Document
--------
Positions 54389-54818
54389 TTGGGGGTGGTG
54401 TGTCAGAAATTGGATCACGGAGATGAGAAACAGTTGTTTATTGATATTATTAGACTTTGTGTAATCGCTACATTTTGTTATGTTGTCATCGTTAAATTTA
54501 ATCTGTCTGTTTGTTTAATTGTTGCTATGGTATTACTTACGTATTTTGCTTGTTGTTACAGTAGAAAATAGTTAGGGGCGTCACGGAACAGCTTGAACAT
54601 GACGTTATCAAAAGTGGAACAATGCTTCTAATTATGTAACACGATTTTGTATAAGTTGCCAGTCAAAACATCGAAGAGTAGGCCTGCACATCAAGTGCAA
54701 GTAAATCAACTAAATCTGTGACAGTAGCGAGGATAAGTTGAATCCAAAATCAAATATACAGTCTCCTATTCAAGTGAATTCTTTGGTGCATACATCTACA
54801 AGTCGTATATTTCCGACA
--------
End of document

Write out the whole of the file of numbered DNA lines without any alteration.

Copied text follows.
Positions 54389-54818
54389 TTGGGGGTGGTG
54401 TGTCAGAAATTGGATCACGGAGATGAGAAACAGTTGTTTATTGATATTATTAGACTTTGTGTAATCGCTACATTTTGTTATGTTGTCATCGTTAAATTTA
54501 ATCTGTCTGTTTGTTTAATTGTTGCTATGGTATTACTTACGTATTTTGCTTGTTGTTACAGTAGAAAATAGTTAGGGGCGTCACGGAACAGCTTGAACAT
54601 GACGTTATCAAAAGTGGAACAATGCTTCTAATTATGTAACACGATTTTGTATAAGTTGCCAGTCAAAACATCGAAGAGTAGGCCTGCACATCAAGTGCAA
54701 GTAAATCAACTAAATCTGTGACAGTAGCGAGGATAAGTTGAATCCAAAATCAAATATACAGTCTCCTATTCAAGTGAATTCTTTGGTGCATACATCTACA
54801 AGTCGTATATTTCCGACA